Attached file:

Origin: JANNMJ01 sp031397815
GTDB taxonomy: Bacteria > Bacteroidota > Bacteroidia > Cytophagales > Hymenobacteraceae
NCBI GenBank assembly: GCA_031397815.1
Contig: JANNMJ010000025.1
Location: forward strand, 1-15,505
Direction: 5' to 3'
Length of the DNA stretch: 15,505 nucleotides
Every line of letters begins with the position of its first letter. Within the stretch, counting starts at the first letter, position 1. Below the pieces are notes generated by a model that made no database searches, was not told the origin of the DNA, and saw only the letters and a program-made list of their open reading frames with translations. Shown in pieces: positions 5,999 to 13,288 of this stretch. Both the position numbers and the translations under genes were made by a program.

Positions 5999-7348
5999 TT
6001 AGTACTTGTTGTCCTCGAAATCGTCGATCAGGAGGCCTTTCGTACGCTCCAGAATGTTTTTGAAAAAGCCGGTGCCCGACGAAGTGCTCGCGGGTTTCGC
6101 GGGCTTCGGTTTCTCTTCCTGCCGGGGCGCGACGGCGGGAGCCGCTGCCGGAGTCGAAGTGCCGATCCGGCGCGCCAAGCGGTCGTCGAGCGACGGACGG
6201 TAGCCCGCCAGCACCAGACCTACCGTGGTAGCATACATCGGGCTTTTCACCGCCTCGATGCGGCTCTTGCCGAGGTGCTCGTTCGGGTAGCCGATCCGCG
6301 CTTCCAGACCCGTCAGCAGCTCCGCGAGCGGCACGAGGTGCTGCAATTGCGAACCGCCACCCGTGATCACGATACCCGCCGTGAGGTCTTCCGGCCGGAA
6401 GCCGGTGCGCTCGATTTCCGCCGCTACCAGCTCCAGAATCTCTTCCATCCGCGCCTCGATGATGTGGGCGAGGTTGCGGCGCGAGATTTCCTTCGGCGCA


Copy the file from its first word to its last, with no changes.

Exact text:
Origin: JANNMJ01 sp031397815
GTDB taxonomy: Bacteria > Bacteroidota > Bacteroidia > Cytophagales > Hymenobacteraceae
NCBI GenBank assembly: GCA_031397815.1
Contig: JANNMJ010000025.1
Location: forward strand, 1-15,505
Direction: 5' to 3'
Length of the DNA stretch: 15,505 nucleotides
Every line of letters begins with the position of its first letter. Within the stretch, counting starts at the first letter, position 1. Below the pieces are notes generated by a model that made no database searches, was not told the origin of the DNA, and saw only the letters and a program-made list of their open reading frames with translations. Shown in pieces: positions 5,999 to 13,288 of this stretch. Both the position numbers and the translations under genes were made by a program.

Positions 5999-7348
5999 TT
6001 AGTACTTGTTGTCCTCGAAATCGTCGATCAGGAGGCCTTTCGTACGCTCCAGAATGTTTTTGAAAAAGCCGGTGCCCGACGAAGTGCTCGCGGGTTTCGC
6101 GGGCTTCGGTTTCTCTTCCTGCCGGGGCGCGACGGCGGGAGCCGCTGCCGGAGTCGAAGTGCCGATCCGGCGCGCCAAGCGGTCGTCGAGCGACGGACGG
6201 TAGCCCGCCAGCACCAGACCTACCGTGGTAGCATACATCGGGCTTTTCACCGCCTCGATGCGGCTCTTGCCGAGGTGCTCGTTCGGGTAGCCGATCCGCG
6301 CTTCCAGACCCGTCAGCAGCTCCGCGAGCGGCACGAGGTGCTGCAATTGCGAACCGCCACCCGTGATCACGATACCCGCCGTGAGGTCTTCCGGCCGGAA
6401 GCCGGTGCGCTCGATTTCCGCCGCTACCAGCTCCAGAATCTCTTCCATCCGCGCCTCGATGATGTGGGCGAGGTTGCGGCGCGAGATTTCCTTCGGCGCA